This month the DIVE+ demonstrator was presented at the sixth AAAI Conference on Human Computation and Crowdsourcing (HCOMP), which took place in Zurich, Switzerland, July 5-8. Check out our work-in-progress submission:
A Study of Narrative Creation by Means of Crowds and Niches(Oana Inel, Sabrina Sauer, Lora Aroyo): Online video constitutes the largest, continuously growing portion of the Web content. Web users drive this growth by massively sharing their personal stories on social media platforms as compilations of their daily visual memories, or with animated GIFs and memes based on existing video material. Therefore, it is crucial to gain understanding of the semantics of video stories, i.e., what do they capture and how. The remix of visual content is also a powerful way of understanding the implicit aspects of storytelling, as well as the essential parts of audio-visual (AV) material. In this paper we take a digital hermeneutics approach to understand what are the visual attributes and semantics that drive the creation of narratives. We present insights from a nichesourcing study in which humanities scholars remix keyframes and video fragments into micro-narratives i.e., (sequences of) GIFs. To support the narrative creation for humanities scholars a specific video annotation is needed, e.g., (1) annotations that consider literal and abstract connotations of video material, and (2) annotations that are coarse-grained, i.e., focusing on keyframes and video fragments as opposed to full length videos. The main findings of the study are used to facilitate the creation of narratives in the digital humanities exploratory search tool DIVE+.
[This post is based on the BSc. Thesis of Kim van Putten (Computer Science, VU Amsterdam)]
As part of the Bachelor’s degree Computer Science at the VU Amsterdam, Kim van Putten conducted her bachelor thesis in the context of the DIVE+ project .
The DIVE+ demonstrator is an event-centric linked data browser which aims to provide exploratory search within a heterogeneous collection of historical media objects. In order to structure and link the media objects in the dataset, the events need to be identified first. Due to the size of the data collection manually identifying events in infeasible and a more automatic approach is required. The main goal of the bachelor project was to find a more effective way to extract events from the data to improve linkage within the DIVE+ system.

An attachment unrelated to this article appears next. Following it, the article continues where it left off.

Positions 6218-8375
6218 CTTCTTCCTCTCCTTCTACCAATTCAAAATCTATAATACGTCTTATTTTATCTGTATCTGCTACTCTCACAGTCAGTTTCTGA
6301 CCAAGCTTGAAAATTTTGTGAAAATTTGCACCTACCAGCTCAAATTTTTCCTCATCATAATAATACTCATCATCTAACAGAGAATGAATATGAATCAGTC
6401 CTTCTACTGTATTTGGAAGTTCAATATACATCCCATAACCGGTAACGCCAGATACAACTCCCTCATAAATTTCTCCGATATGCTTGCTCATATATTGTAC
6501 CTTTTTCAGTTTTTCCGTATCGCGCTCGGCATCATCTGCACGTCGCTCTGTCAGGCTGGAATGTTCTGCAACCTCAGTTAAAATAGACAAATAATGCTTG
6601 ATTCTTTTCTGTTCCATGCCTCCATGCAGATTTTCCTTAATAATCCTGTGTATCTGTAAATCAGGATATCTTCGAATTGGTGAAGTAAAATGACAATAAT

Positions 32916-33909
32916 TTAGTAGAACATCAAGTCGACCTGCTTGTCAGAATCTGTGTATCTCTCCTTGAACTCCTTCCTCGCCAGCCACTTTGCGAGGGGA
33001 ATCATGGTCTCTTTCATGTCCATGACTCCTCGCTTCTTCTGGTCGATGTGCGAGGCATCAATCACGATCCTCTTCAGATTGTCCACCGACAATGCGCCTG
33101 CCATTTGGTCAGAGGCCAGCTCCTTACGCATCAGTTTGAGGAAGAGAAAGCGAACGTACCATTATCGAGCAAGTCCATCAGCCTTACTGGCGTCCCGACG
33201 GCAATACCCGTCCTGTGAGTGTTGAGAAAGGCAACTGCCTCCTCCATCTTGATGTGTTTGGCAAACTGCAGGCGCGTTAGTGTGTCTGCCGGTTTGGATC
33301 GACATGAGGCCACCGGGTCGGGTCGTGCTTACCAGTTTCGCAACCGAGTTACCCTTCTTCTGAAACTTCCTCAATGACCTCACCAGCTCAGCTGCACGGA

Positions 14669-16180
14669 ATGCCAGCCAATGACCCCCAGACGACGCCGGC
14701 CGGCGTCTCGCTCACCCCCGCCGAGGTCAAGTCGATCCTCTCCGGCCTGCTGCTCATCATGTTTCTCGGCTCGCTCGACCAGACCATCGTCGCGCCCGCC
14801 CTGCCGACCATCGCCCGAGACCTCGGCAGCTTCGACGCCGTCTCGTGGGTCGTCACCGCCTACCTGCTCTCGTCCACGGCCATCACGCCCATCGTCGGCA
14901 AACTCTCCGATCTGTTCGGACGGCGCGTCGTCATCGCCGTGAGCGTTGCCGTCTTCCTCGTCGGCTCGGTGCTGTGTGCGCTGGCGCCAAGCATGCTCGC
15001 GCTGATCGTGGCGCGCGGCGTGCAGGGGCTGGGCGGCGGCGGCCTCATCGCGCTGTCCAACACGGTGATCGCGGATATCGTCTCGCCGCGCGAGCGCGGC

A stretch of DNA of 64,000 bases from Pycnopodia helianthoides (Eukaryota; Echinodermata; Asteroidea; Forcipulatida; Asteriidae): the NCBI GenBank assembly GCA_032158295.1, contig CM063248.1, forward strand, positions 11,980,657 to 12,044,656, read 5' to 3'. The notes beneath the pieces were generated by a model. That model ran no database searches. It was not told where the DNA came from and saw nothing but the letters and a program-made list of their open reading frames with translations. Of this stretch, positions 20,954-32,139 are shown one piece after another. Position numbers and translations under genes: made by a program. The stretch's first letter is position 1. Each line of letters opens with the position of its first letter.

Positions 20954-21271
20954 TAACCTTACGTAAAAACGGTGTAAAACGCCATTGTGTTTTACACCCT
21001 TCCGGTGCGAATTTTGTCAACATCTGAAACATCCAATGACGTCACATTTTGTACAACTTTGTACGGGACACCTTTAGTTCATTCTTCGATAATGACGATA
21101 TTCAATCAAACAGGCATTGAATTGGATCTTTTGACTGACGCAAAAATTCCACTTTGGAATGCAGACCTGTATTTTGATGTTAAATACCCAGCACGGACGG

The thesis focused on event extraction from radio news bulletins of which the text content were extracted using optical character recognition (OCR). Data preprocessing was performed to remove errors from the OCR’ed data. A Named Entity Recognition (NER) tool was used to extract named events and a pattern-based approach combined with NER and part-of-speech tagging tools was adopted to find unnamed events in the data. Errors in the data caused by the OCR were found to cause poor performance of the NER tools, even after data cleaning.
The results show that the proposed methodology improved upon the old event extraction method. The newly extracted events improved the searchability of the media objects in the DIVE+ system, however, they did not improve the linkage between objects in the linked data structure. Furthermore,
the pattern-based method of event extraction was found to be too coarse-grained and only allowed for the extraction of one event per object. To achieve a finer granularity of event extraction, future research is necessary to find a way to identify what the relationships between Named Entities and verbs are and which Named Entities and verbs describe an event.
The full thesis is available for download here and the presentation here. Following, we show a poster that summrizes the main findings and the presentation of the thesis.
The DIVE+ team is present on the 21st and 22nd of March at the ICTOpen 2017 conference to present and showcase the latest developments of the tool. As part of the latest developments, DIVE+ is also integrated in the CLARIAH (Common Lab Research Infrastructure for the Arts and Humanities) research infrastructure, next to other media studies research tools (CLARIAH MediaSuite), that aim at supporting the media studies researchers and scholars by providing access to digital data and tools. During the Meet the Demo sessions we also screencast the new DIVE+ interface that provides support for the automatic generation of narratives and storylines. Following you can check the DIVE+ presentation.
On 7th of March the DIVE+ project was presented at Cross Media Café: Uit het Lab. DIVE+ is result of a true inter-disciplinary collaboration between computer scientists, humanities scholars, cultural heritage professionals and interaction designers. In this project, we use the CrowdTruth methodology and framework in order to crowdsource events for the news broadcasts from The Netherlands Institute for Sound and Vision (NISV) that are published under open licenses in the OpenImages platform.
As part of the digital humanities effort, DIVE+ is also integrated in the CLARIAH (Common Lab Research Infrastructure for the Arts and Humanities) research infrastructure, next to other media studies research tools, that aims at supporting the media studies researchers and scholars by providing access to digital data and tools. In order to develop this project we work together with eScience Center, which is also funding the DIVE+ project.
On December 14th the Netherlands eScience Center and the Lorentz Center co-hosted the eHumanities Day at the Lorentz Center in Leiden. The purpose of the event was to introduce researchers from the digital humanities to the funding opportunities and partnering possible with NLeSC and with the Lorentz Center. The day included a keynote presentation, expert panels, pitches on projects that have been running together with NLeSC. During this day, Oana Inel presented the Dive+ project. The talk can be seen below.